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Old 23rd January 2004, 04:07 PM   #1
morfeas is offline morfeas  Greece
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Default HV ON noise

In my 6C33CB SE I have a 3 minute delay on HV to heat up the power tube. On the power on I get a nasty boom on the speaker and a worst one on the power off. The contact is just before the OPT.

Any ideas welcome.

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Old 23rd January 2004, 05:23 PM   #2
SY is offline SY  United States
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Why is the delay so long?

Am I correct in assuming you're using a solid-state power supply for the HV? Or do you actually use a relay to switch a fully-charged supply suddenly on and off of the output transformer?
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Old 23rd January 2004, 08:02 PM   #3
SHiFTY is offline SHiFTY  New Zealand
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Could be that your power supply is on the edge of oscillation. Please describe how much capacitance, the current draw, number of stages, what rectifier etc.

If you are using a centre tapped transformer, you can just use the relay to close the centre tap to ground, this works quite well. If you using a diode bridge, you should switch the circuit before the rectifier, on one (or both) of the power transformer leads.
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Old 23rd January 2004, 08:20 PM   #4
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Hi there......We need MORE circuit details......e.g are you using NFB from o/p tranny sec to input tube ? ......it may not be phase shift stable with large voltage v.s gain conditions.
P-P circuits are more susp in this....Are you delaying B+ to o/p tube but not to input tube ?
Is circuit a home-made botch up ?


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Old 23rd January 2004, 08:40 PM   #5
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Morfeas,
if you mean the HV switch is just before the Output Transformer, I suggest to move it to the HV AC tab of your power transformer.

This will work much better.

Dick.
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Old 24th January 2004, 01:34 AM   #6
EC8010 is offline EC8010  United Kingdom
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Default Abruptly switching DC into inductors...

Well of course you get a nasty thump when switch on. You are attempting to suddenly magnetise the core of your output transformer, and Lenz's law objects. Even worse, by switching off suddenly, you turn your output transformer into an ignition coil, creating an even worse thump.

Move the switch so that it switches the AC to the HT rectifier. That way, the HT will come up rather slower, and certainly decay slower. If I have interpreted your post correctly, this should substantially reduce the thumps.
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Old 24th January 2004, 03:07 PM   #7
morfeas is offline morfeas  Greece
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Default Thanks for the replies

The power supply is like.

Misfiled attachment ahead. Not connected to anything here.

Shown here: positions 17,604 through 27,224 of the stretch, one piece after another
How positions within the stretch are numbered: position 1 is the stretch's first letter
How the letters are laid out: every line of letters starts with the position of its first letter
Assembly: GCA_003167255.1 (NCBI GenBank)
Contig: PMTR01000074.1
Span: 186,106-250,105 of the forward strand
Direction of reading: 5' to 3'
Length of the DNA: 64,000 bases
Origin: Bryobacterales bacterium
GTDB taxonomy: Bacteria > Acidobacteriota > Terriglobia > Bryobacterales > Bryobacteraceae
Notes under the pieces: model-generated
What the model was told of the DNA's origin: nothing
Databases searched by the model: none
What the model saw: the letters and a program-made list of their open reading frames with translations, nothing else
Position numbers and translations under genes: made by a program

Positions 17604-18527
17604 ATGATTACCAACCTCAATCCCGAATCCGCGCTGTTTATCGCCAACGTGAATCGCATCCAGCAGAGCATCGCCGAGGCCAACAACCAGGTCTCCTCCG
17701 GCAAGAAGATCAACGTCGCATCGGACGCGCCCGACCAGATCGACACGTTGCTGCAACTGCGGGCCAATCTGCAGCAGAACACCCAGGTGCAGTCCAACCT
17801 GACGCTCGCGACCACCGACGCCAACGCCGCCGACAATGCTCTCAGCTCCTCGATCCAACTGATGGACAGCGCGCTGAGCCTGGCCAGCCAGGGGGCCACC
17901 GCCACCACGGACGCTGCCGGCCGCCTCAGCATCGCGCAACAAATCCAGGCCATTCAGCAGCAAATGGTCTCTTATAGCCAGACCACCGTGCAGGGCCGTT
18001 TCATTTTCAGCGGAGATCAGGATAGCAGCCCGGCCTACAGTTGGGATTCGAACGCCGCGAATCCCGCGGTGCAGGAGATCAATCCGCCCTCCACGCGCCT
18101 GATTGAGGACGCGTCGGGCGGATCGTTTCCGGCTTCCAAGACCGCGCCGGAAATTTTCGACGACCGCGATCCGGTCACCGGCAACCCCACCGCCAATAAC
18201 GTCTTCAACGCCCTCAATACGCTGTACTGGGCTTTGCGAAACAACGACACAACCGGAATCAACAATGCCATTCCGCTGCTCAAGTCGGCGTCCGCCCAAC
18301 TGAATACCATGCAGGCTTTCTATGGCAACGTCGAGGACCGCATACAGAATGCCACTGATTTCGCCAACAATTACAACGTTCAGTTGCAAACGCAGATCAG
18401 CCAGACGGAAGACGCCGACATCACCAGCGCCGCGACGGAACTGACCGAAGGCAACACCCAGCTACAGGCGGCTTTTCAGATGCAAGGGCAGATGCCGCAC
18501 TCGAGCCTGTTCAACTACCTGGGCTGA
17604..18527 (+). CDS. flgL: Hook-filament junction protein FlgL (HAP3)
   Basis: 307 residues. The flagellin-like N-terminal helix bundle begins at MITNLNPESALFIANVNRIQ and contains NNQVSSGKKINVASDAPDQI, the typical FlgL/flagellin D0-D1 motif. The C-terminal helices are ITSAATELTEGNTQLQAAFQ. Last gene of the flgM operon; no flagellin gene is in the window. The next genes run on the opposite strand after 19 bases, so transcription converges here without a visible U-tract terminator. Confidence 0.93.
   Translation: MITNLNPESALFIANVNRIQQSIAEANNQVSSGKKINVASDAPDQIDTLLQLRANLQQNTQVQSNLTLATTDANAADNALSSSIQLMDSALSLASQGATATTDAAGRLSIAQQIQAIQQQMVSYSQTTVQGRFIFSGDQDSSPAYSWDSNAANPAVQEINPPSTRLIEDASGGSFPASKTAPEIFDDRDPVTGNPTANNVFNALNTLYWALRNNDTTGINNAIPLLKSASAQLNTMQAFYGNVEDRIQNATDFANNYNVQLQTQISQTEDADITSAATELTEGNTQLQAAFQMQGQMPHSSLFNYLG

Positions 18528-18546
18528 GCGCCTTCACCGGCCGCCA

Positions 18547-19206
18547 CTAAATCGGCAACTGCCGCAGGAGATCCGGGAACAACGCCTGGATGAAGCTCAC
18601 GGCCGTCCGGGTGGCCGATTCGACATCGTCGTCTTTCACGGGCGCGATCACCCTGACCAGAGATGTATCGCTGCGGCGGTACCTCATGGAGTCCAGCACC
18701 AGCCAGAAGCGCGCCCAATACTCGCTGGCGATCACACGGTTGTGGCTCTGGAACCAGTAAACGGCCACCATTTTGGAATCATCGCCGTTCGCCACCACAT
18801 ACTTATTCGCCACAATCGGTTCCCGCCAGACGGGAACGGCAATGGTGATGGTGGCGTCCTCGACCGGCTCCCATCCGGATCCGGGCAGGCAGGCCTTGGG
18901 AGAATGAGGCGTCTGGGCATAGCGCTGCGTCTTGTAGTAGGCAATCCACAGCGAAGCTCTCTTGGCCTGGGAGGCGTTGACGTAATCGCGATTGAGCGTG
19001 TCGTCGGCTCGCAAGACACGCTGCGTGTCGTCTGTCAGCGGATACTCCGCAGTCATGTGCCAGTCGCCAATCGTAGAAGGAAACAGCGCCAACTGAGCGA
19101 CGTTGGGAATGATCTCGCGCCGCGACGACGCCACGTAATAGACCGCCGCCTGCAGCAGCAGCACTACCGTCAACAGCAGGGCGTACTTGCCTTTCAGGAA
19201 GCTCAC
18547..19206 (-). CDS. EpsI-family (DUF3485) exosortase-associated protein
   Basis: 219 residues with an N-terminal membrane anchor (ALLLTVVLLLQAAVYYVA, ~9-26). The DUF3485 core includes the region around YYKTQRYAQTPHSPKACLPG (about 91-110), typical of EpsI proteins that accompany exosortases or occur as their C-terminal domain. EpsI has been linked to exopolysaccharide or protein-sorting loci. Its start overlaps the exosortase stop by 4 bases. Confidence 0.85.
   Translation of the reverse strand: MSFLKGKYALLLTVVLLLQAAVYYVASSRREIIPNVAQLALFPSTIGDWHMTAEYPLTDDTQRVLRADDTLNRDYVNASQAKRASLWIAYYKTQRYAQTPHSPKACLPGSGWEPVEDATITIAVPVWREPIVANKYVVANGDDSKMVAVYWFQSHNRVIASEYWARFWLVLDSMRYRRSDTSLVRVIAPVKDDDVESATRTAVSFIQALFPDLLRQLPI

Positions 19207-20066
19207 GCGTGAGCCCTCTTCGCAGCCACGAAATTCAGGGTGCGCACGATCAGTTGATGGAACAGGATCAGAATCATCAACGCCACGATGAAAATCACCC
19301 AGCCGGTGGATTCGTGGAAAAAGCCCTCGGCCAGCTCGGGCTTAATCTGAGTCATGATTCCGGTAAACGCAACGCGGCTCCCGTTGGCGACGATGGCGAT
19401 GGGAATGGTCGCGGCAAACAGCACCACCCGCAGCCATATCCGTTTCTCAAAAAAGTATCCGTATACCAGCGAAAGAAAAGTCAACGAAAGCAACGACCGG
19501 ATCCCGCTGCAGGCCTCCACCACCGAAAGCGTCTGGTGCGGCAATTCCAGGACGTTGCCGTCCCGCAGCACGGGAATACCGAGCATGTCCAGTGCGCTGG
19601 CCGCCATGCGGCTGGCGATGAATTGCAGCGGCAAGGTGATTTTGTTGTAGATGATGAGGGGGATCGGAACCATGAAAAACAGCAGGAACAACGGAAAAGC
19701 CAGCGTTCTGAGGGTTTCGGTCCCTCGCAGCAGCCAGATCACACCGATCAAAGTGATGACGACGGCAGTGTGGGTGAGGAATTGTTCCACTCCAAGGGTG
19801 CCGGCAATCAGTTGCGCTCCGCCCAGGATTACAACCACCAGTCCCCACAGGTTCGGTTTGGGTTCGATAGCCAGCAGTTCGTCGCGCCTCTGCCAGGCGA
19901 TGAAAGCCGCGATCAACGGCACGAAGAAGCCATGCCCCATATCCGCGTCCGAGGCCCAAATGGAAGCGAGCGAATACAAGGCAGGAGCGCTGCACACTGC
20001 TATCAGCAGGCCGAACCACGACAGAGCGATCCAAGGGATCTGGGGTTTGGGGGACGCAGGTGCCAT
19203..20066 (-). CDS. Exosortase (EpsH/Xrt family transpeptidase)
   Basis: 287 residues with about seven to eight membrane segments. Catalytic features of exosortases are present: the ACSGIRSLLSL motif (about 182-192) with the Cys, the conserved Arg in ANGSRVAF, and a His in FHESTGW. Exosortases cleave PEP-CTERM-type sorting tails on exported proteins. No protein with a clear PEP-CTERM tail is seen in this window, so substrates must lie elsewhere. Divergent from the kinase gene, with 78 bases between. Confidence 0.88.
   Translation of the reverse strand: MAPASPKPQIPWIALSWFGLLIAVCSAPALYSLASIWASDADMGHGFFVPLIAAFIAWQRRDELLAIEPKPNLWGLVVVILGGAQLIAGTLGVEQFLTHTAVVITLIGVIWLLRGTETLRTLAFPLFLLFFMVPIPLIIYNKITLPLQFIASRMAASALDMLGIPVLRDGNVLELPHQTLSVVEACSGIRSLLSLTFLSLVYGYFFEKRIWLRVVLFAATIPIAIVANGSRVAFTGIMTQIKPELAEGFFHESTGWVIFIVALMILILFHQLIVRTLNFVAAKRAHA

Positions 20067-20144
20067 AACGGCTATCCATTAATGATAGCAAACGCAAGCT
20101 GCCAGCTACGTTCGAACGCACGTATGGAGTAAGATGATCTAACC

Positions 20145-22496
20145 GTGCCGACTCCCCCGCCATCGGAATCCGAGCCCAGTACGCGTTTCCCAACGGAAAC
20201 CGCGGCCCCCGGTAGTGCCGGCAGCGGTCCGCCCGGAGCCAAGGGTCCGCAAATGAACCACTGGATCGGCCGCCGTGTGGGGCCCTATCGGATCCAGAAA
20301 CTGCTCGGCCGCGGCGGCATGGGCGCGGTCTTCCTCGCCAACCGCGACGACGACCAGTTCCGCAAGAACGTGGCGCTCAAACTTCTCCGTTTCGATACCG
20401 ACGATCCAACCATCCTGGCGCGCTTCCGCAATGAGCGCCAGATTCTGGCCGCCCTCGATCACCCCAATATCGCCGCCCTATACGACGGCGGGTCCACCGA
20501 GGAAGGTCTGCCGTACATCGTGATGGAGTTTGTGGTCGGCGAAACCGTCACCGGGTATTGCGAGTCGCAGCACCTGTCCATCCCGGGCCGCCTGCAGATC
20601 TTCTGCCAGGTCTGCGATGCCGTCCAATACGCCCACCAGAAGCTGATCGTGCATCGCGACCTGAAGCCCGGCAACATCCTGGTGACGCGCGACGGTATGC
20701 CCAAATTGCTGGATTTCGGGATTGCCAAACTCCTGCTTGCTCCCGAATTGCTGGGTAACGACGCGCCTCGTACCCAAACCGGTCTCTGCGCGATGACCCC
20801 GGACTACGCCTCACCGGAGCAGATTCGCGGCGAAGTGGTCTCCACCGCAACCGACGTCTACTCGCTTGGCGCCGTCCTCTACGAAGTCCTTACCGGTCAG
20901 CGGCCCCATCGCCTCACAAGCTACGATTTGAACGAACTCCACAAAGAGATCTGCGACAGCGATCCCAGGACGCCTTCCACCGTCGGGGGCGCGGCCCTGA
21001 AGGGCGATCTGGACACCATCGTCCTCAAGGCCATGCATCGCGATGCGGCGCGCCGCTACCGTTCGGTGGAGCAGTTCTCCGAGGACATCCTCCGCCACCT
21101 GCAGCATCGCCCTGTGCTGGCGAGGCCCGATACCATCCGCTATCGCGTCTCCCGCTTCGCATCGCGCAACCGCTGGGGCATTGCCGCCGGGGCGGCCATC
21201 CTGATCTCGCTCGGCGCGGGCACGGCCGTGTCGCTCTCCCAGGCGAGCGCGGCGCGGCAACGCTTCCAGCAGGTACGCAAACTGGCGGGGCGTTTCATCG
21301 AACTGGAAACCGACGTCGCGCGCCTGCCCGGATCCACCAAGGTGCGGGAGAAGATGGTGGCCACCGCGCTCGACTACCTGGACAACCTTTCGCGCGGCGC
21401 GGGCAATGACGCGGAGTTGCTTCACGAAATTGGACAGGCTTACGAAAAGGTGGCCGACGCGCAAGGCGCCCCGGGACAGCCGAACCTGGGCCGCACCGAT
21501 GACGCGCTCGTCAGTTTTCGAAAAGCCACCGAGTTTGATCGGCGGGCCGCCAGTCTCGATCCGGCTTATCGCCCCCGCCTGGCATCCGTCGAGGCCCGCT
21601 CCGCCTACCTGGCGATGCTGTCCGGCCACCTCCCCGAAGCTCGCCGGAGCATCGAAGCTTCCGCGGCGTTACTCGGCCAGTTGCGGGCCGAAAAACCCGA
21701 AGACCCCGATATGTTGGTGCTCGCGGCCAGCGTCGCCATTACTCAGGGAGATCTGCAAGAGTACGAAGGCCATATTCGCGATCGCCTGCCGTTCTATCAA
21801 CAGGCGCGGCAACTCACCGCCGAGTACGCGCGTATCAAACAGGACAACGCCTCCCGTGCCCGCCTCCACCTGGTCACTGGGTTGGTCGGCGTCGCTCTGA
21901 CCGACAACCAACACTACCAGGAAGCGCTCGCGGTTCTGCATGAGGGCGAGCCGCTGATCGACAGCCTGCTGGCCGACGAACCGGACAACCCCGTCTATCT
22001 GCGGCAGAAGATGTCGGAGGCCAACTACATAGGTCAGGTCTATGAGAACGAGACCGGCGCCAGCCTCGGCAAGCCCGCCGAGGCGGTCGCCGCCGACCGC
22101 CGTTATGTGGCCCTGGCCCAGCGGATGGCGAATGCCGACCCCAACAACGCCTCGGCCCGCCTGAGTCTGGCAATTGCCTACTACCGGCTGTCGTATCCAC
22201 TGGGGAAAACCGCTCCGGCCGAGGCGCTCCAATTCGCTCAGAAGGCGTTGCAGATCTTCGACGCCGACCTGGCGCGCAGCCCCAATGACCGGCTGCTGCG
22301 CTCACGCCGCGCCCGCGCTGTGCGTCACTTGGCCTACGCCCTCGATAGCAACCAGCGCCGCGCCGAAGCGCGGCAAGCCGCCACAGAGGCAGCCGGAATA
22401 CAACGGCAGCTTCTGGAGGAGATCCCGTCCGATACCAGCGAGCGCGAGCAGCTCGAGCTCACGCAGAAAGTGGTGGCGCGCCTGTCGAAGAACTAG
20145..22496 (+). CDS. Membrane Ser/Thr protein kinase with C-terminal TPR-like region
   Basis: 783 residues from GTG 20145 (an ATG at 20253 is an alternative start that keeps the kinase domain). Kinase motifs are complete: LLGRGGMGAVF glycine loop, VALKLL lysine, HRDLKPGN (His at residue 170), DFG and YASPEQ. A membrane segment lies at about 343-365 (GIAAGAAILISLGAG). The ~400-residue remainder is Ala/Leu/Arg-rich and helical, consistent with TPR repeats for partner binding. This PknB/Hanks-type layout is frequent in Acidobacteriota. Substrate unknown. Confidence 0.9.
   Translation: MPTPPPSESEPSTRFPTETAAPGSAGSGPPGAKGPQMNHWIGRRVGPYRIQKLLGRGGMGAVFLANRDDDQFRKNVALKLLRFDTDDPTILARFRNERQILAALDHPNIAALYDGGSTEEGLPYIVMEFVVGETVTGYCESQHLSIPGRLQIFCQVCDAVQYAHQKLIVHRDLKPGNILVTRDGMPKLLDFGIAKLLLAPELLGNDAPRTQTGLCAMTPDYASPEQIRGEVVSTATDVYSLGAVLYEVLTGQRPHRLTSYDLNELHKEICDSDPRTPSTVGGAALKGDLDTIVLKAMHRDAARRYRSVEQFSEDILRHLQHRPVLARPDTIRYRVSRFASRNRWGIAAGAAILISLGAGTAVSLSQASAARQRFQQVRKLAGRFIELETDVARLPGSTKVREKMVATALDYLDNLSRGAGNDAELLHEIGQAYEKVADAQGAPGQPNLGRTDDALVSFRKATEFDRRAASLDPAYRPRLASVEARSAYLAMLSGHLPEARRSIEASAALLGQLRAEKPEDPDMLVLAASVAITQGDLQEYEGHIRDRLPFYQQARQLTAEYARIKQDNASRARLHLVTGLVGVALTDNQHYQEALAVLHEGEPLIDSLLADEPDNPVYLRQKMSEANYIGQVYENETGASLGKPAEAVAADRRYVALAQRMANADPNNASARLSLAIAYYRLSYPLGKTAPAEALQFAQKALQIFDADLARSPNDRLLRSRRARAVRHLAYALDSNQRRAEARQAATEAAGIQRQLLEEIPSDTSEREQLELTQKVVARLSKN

Solid State bridge, 4400mF, choke, 2200mF, 50mF MKP, relay, OPT. There is a 10k resistor in parallel of the relay to charge the OPT.

@SY: Yes, it’s fully charged.

@richwalters: Yes, the relay only switches on the HV of the output tube. The previous 2 stages get HV with no delay switch.

@EC8010: I think your explanation is what happens. But if I do move it on the AC point charging the caps would not give me a worst one?

The delay is there because I have some info that 6C33C-B has some kind of problem getting HV before heating up.

If you have some more info on the reliability of the tube that can take out the relay I would be more than happy. They cost just 10$.
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Old 24th January 2004, 06:16 PM   #8
EC8010 is offline EC8010  United Kingdom
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You may still get thumps, but they should be greatly tamed by the smoothing capacitors.
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Old 24th January 2004, 07:42 PM   #9
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Default Re: Thanks for the replies

Quote:
Originally posted by morfeas
The power supply is like.

Solid State bridge, 4400mF, choke, 2200mF, 50mF MKP, relay, OPT. There is a 10k resistor in parallel of the relay to charge the OPT.
mF or µF?
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Old 24th January 2004, 10:46 PM   #10
SY is offline SY  United States
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OK, that's a little clearer. You'd do best to ramp up the voltages a bit more slowly. Maybe a lot more slowly.

One neat way to warm up without severe thumps is to put the timing relay on the primary side of the B+ supply; the contacts are put across a 100 ohm power resistor (10 watts or so) in series with the primary. After 10-15 seconds of filament warmup (that's all you need to prevent cathode stripping, not a full warmup), the relay closes and shorts the resistor. (this all assumes that the filament transformer is separate from the B+ transformer)
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